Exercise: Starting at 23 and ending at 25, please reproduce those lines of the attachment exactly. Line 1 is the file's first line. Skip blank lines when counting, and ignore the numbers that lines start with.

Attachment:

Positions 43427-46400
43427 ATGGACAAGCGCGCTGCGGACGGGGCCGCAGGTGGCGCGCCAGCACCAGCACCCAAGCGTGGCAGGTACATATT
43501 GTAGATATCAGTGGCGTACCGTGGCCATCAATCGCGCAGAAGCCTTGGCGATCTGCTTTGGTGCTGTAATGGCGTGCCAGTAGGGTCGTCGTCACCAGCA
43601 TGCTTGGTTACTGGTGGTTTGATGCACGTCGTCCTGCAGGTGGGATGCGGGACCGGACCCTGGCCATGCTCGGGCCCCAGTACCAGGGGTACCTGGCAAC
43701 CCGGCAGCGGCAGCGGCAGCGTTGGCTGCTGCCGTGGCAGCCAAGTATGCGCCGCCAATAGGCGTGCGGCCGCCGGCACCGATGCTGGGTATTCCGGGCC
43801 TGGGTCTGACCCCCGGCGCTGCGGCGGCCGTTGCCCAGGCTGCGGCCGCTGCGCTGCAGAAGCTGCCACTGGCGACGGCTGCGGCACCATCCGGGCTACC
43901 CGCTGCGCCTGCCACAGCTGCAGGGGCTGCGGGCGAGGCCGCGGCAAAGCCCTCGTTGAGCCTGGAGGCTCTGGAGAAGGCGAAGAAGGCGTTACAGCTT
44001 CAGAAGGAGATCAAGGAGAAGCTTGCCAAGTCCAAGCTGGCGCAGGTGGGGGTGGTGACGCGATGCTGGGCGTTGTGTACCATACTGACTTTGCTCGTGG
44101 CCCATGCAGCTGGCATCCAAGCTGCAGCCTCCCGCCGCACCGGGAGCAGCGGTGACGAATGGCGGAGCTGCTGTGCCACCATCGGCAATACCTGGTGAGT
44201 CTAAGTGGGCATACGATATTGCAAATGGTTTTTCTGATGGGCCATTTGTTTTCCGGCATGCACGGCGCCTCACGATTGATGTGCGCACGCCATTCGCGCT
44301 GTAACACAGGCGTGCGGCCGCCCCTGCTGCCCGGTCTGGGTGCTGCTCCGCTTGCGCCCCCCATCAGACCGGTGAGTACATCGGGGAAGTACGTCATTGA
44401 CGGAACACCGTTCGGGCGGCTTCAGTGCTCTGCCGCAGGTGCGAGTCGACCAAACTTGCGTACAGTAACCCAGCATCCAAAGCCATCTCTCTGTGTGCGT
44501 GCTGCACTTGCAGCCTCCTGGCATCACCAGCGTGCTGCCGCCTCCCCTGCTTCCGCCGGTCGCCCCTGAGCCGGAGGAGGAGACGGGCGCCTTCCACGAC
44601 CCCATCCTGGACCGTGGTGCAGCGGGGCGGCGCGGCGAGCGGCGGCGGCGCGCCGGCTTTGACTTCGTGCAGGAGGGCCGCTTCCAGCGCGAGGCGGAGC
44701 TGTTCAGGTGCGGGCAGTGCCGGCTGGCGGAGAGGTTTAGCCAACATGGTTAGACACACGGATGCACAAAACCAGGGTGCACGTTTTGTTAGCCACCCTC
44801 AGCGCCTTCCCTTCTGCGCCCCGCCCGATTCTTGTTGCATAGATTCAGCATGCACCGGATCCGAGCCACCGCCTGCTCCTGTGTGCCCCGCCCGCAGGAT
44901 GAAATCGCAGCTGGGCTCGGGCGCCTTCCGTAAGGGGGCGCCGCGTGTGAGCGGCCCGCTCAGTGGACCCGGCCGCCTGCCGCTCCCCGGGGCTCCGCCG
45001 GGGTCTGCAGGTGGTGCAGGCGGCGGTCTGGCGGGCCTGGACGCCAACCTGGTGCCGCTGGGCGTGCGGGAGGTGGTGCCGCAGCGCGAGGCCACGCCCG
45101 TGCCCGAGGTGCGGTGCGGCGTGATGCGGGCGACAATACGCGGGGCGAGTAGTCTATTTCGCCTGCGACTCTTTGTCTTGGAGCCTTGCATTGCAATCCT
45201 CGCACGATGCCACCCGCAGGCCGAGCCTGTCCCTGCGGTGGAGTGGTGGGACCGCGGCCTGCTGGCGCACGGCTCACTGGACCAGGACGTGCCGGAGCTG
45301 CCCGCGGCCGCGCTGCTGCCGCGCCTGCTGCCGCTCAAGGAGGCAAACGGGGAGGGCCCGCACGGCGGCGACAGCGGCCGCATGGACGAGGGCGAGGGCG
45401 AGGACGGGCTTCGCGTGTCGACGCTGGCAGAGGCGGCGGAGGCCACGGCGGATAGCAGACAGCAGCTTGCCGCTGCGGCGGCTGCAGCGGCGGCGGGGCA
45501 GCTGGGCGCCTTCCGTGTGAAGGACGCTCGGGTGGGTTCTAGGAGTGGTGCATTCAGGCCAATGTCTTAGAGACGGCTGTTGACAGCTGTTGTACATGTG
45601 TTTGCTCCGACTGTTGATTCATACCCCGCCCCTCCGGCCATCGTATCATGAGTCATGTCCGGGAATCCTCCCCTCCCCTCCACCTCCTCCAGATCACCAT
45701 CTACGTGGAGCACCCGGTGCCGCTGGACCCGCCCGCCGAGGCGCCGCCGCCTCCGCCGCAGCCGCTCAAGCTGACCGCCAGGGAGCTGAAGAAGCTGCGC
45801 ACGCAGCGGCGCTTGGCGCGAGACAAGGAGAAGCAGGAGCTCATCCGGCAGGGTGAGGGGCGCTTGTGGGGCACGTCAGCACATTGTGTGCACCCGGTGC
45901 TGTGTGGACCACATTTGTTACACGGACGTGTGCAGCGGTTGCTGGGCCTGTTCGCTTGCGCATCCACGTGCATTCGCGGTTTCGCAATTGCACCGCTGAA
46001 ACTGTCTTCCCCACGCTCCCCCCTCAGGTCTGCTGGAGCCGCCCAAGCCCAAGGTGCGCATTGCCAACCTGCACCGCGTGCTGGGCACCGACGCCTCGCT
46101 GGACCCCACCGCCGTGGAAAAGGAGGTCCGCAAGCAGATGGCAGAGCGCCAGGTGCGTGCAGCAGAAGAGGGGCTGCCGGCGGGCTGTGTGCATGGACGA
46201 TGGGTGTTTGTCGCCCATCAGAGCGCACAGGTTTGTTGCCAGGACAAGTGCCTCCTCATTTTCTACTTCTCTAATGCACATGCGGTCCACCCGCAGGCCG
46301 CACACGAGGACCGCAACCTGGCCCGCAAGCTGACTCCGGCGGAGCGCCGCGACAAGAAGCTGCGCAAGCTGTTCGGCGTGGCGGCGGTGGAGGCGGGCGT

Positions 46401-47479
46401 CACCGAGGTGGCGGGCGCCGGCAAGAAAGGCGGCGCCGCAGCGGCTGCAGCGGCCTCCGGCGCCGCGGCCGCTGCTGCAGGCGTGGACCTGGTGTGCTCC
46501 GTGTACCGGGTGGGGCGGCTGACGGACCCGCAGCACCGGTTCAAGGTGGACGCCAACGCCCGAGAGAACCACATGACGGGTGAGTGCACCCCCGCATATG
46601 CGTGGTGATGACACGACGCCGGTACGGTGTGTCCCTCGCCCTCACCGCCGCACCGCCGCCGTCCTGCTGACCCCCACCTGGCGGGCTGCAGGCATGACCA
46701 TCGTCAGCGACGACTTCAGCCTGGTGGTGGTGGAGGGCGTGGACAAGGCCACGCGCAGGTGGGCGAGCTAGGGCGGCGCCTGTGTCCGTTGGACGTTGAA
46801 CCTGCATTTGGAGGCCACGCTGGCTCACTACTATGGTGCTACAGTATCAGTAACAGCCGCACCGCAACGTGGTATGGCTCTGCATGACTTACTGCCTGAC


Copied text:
45501 GCTGGGCGCCTTCCGTGTGAAGGACGCTCGGGTGGGTTCTAGGAGTGGTGCATTCAGGCCAATGTCTTAGAGACGGCTGTTGACAGCTGTTGTACATGTG
45601 TTTGCTCCGACTGTTGATTCATACCCCGCCCCTCCGGCCATCGTATCATGAGTCATGTCCGGGAATCCTCCCCTCCCCTCCACCTCCTCCAGATCACCAT
45701 CTACGTGGAGCACCCGGTGCCGCTGGACCCGCCCGCCGAGGCGCCGCCGCCTCCGCCGCAGCCGCTCAAGCTGACCGCCAGGGAGCTGAAGAAGCTGCGC